A burglar facing an exterior hurricane window of a home winds up to smash it with a crowbar

Hurricane windows are particularly designed to withstand the extreme conditions found inside a tropical storm. They use technology developed in the automobile industry, such as tempered glass, to ensure they can survive impacts from flying objects and high winds.

But you might wonder how they rate in other terms of security—like for example, against a determined intruder armed with a crowbar or a hammer?

Windows are a common entry point for burglars, and a standard window is easy to smash with a judicious hammer tap or pry open with a well-placed wrecking bar.

So, does a hurricane window’s ability to survive a hurricane transfer to an equally robust response to a crook trying to get into your house using all the tricks of his illegal trade?

That’s what we’ll cover in this article, so read on to find out the answers to these questions and more.

Are Hurricane Windows Good For Security?

Hurricane windows protect your home from intense tropical storms and are designed to resist impacts from flying debris. Their toughened glass and reinforced frames are also highly effective at securing your home from intruders and will keep your family safer than standard windows can.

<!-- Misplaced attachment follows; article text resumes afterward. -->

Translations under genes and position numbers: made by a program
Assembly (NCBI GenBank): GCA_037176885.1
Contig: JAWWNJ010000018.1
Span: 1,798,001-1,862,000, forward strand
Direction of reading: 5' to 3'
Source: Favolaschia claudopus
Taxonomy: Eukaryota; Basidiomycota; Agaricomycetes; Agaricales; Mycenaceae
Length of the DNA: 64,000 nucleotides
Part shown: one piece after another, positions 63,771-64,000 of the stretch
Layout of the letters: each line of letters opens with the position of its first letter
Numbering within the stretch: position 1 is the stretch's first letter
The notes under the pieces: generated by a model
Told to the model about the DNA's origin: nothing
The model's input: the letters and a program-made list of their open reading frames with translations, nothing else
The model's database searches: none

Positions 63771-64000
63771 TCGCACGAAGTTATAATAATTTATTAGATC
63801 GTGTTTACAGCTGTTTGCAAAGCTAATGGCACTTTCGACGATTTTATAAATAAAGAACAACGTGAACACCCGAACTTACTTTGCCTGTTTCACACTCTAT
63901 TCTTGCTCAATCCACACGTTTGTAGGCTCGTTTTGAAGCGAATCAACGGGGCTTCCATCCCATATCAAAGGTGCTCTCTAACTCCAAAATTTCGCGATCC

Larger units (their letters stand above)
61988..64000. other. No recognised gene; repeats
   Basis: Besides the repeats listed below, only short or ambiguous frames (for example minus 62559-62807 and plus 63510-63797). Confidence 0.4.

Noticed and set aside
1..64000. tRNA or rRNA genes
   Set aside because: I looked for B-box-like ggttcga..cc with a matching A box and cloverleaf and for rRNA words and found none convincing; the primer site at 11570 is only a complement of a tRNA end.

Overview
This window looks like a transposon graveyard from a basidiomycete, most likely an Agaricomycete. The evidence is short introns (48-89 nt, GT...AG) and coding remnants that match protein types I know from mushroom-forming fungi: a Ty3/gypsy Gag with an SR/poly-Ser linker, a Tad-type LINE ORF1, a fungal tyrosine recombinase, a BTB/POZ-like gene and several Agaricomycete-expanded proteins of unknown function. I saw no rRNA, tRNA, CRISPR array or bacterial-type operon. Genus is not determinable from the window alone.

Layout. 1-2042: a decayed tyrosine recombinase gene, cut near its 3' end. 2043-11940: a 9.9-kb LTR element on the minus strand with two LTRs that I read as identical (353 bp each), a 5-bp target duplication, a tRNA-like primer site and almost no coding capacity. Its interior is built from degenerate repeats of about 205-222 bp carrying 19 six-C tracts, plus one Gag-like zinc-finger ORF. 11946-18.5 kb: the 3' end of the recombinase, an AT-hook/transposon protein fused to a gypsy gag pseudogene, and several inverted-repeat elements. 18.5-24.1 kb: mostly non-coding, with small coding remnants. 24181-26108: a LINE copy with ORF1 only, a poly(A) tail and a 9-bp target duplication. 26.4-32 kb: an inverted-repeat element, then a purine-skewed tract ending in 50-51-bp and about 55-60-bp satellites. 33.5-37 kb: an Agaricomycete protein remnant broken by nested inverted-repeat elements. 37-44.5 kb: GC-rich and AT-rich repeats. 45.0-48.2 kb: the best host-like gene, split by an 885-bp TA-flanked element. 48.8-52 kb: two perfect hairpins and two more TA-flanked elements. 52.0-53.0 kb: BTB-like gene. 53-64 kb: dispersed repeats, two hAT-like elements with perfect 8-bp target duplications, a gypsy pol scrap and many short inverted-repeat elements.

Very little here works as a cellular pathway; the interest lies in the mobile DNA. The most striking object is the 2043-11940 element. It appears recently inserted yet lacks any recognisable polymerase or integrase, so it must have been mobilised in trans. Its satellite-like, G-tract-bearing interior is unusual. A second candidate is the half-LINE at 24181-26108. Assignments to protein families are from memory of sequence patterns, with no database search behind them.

What Damage Do Hurricanes Cause?

Hurricanes form over the Atlantic Ocean off the US Gulf Coast and begin their lives as tropical storms, which intensify thanks to the warm surface sea temperatures, which cause warm, humid air to rise into the storm.

The rising air causes low pressure to form under it, drawing more air into the storm. As the ascending air climbs higher, it cools, and the moisture condenses, forming clouds and releasing more heat, which further powers the storm.

A hurricane (whipping winds and rain) approaches homes and trees along the Florida coast

These processes can generate very intense storms, which we call hurricanes.

If a hurricane reaches the coastline, it brings intense rainfall and extremely high winds that blast everything in its path. The strong winds lift objects on the ground and throw them through the air at high speed, causing severe damage to buildings, including smashing windows and doors.